Has South Dakota’s DOT made a wrong turn?
The Sioux Empire Gay and Lesbian Coalition is suing the South Dakota Department of Transportation for refusing to recognize the group’s work in the state’s Adopt-A-Highway program. The suit was filed Aug. 13 in federal court in Rapid City.
According to Reuters, the SDDOT accepted the coalition’s offer to participate in the public service program, and it designated a two-mile stretch of road for the coalition to clean up. However, it refused to erect a sign acknowledging the coalition’s participation. (As part of the Adopt-A-Highway program, signs are routinely posted to identify the adopting groups.)
Transportation officials have stated that the sign was refused because the coalition is an advocacy group; the coalition claims that the refusal violates its members’ right to free speech. Governor William Janklow (R) threatened to kill the state’s Adopt-A-Highway program rather than grant the coalition a sign.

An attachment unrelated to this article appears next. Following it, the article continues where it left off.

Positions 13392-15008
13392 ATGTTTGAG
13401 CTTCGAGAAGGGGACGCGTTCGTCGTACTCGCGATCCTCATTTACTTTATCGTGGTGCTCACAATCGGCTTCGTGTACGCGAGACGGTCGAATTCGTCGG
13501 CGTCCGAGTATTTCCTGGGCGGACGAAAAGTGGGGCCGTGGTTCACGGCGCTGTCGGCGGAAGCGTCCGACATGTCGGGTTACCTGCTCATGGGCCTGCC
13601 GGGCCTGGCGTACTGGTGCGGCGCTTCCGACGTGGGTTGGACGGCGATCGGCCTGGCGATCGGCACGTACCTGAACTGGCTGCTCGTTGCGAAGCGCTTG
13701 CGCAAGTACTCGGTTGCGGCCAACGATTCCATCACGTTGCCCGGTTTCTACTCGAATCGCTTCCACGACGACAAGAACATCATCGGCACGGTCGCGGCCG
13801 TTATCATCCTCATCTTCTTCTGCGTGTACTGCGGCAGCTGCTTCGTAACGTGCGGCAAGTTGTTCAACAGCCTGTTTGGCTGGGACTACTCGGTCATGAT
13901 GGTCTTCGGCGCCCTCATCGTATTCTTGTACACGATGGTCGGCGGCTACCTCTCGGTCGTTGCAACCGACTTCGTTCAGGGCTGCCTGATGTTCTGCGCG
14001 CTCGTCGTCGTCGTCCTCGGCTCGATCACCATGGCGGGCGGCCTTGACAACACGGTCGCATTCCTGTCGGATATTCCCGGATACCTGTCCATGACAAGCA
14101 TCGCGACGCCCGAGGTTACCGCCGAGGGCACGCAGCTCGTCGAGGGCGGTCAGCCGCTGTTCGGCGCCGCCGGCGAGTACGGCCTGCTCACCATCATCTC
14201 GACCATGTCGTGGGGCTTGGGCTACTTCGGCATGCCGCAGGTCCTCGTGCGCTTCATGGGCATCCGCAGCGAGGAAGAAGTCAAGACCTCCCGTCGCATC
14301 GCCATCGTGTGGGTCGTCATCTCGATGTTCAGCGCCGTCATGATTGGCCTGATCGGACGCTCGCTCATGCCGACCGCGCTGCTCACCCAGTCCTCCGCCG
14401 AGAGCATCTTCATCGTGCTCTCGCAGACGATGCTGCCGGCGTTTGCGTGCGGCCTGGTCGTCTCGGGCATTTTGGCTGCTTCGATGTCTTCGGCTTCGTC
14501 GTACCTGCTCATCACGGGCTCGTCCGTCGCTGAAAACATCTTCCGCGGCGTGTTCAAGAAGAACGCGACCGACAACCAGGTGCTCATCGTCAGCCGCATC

In 1999, a similar case was decided in Missouri. There, the Ku Klux Klan sued when the state refused to allow the group to participate in its Adopt-A-Highway program. The court sided with the Klan, forcing Missouri to designate a one-mile stretch of road to the group.